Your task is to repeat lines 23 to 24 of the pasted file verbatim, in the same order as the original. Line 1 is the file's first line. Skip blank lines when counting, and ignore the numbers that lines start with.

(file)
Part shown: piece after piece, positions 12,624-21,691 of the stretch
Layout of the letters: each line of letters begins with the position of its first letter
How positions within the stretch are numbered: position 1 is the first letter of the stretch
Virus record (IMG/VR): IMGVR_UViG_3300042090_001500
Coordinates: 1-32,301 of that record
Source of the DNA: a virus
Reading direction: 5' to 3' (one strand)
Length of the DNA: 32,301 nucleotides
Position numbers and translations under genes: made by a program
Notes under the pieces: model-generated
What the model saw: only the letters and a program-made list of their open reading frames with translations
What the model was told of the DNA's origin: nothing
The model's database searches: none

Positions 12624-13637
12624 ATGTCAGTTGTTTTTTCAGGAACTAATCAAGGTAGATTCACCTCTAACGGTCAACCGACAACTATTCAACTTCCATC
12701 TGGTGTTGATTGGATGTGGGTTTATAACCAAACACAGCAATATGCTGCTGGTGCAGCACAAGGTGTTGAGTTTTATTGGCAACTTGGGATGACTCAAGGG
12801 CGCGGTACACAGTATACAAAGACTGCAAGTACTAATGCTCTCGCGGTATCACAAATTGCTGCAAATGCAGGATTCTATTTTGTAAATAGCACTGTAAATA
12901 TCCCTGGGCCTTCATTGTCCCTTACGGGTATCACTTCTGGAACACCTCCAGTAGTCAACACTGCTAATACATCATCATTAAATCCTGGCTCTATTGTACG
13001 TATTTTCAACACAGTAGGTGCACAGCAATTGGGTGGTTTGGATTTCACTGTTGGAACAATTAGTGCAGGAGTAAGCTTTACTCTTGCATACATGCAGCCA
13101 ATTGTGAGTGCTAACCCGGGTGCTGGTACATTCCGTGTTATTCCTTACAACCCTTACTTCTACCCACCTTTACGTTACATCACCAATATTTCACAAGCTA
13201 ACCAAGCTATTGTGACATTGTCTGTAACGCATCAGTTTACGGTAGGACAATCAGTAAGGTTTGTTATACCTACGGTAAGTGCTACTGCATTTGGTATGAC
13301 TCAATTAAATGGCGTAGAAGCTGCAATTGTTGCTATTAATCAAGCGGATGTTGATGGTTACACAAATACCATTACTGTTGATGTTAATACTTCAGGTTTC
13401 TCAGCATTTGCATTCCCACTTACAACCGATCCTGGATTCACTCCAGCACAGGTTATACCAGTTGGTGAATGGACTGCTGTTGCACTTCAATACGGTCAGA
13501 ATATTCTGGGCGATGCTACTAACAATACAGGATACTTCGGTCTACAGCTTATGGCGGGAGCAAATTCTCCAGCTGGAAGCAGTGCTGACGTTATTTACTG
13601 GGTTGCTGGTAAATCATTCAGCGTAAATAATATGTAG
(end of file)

13401 TCAGCATTTGCATTCCCACTTACAACCGATCCTGGATTCACTCCAGCACAGGTTATACCAGTTGGTGAATGGACTGCTGTTGCACTTCAATACGGTCAGA
13501 ATATTCTGGGCGATGCTACTAACAATACAGGATACTTCGGTCTACAGCTTATGGCGGGAGCAAATTCTCCAGCTGGAAGCAGTGCTGACGTTATTTACTG